Denise Shorter knows the difference that a pack of diapers can make. “For a young mother having to choose between food and other necessities, she might choose to keep a wet diaper on a baby a little longer,” she says. That can lead to diaper rash, urinary tract infections, and other health conditions that are expensive without access to health insurance.
And when a baby is sick, a single mother can’t go to work. When she does get to work, many daycare centers require that parents bring diapers with their baby. An already-stretched paycheck becomes thinner, leading to postpartum stress, emotional strain, and an endless cycle living in survival mode.
Shorter knows the difference a pack of diapers can make because she was that young mom. “I was a teen mom,” she said, “and access to diapers was limited. As I got older and met other women facing the same thing, I realized this wasn’t a teen mom problem. Anyone can end up needing help, regardless of age or background.”
That led to the creation of Women Empowering Each Other (WEE), a volunteer-based, community organization that provides resources and workshops increasing awareness of mental health issues and substance abuse for young mothers and other women.
WEE is one of nine local nonprofits being recognized by the Beatitude Foundation and GiveTLH, a community effort underwritten by philanthropist and businessman Rick Kearney. Each organization’s story will be shared in the Democrat, along with information about how you can help. Visit tallahassee.com/givetlh to learn more.
As Shorter began to meet other women in need, she learned that one in three families has a need for assistance with diapers, as they are not covered by WIC. “We created the WEE Care diaper assistance program to ensure that every baby has the basic need of clean, unused diapers,” she says. “When a mother cannot provide diapers for her baby, she feels useless, like a failure.”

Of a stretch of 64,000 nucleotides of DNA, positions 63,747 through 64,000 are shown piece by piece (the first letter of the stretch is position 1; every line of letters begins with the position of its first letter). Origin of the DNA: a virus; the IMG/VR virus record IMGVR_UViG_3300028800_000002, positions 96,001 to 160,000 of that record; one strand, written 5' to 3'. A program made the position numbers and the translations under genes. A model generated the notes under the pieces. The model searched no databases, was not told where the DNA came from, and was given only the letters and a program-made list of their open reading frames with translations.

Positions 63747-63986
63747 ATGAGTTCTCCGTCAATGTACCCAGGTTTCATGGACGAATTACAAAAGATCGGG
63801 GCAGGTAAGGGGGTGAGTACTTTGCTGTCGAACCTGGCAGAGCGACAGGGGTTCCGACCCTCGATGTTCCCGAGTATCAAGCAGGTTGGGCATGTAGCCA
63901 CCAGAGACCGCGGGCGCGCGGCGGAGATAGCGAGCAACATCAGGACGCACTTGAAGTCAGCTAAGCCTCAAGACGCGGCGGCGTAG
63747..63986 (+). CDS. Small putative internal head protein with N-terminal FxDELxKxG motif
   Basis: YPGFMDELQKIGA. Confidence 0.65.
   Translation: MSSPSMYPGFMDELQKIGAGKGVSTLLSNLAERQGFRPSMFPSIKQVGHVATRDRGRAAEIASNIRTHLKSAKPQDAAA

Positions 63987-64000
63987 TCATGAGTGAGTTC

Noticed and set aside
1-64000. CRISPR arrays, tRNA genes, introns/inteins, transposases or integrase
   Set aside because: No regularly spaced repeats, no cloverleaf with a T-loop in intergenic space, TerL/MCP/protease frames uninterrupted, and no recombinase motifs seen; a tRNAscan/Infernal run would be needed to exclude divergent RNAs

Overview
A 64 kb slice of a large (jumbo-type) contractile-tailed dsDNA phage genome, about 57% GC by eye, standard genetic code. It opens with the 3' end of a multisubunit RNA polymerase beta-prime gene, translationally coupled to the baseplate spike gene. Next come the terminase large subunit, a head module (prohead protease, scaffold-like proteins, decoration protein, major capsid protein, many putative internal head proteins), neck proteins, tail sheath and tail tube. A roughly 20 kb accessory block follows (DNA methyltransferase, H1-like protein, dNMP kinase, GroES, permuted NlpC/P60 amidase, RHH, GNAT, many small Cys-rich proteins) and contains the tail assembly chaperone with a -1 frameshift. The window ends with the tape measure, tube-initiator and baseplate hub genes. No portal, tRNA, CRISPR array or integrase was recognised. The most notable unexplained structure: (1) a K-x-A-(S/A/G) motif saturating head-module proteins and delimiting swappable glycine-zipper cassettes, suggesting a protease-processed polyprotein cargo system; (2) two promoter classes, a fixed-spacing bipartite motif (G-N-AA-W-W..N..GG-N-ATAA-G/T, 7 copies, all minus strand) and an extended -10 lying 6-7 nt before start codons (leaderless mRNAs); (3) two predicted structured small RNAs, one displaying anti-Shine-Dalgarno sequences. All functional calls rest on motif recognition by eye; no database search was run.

But WEE goes beyond closing the diaper gap, offering personal development workshops about financial literacy and building healthy credit, emotional intelligence, conflict resolution, relationship skills, and work/life balance. Meetings are available via Zoom on a nightly basis at 8:30 p.m.
The volunteer-led organization is currently participating in pregnancy and postpartum support groups through a partnership with Florida State University College of Medicine Department of Behavior Science and Social Health as part of a study to decrease health care disparities in postpartum care.
“I was once one of the people we’re helping, and when we go out to serve these moms and they have their babies with them, I know how hard it is,” Shorter explains with compassion in her voice. “I know they’re embarrassed or afraid to ask for help. Seeing the smile on their face makes me feel so good because I know any of us can be them.”
WEE relies heavily on small donations from individuals, local businesses, and churches. Donations are accepted at their office at 327 Office Plaza Drive and financial gifts are accepted online at womenempoweringeachother.org. “We have plans to add staff, serve more women and children, and expand our service area in the Big Bend,” Shorter says.
“People tell me it is too much, but I am personally invested in Gadsden and Leon County. Our goal is to become a diaper bank in North Florida. No mother should have to wake up worrying about diapers.”
GiveTLH honorees each receive a $1,000 grant from the Beatitude Foundation and a 12-month membership to United Partners for Human Services. After reader voting in November, the top three organizations will also receive grants in the amounts of $2,500, $5,000, and $10,000, respectively and a free registration and exhibitor booth space for the United Partners for Human Services Annual Conference. The first place winning organization will also receive $5,000 in services from BowStern Marketing.
The #GiveTLH series will culminate in November with a chance for Tallahassee readers to vote for their favorite profiled nonprofit. The stories will be compiled on give.tallahassee.com.
#GiveTLH, underwritten by the Beatitude Foundation and Rick Kearney, is a look at nine nonprofits in our community and how you can help them in their life-changing work. At the conclusion of this series, Kearney will award grants to the nonprofit that gets the most votes in an online poll. For more profiles, visit give.tallahassee.com.
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This article originally appeared on Tallahassee Democrat: GiveTLH: Wee Care goes beyond diapers to provides resources for women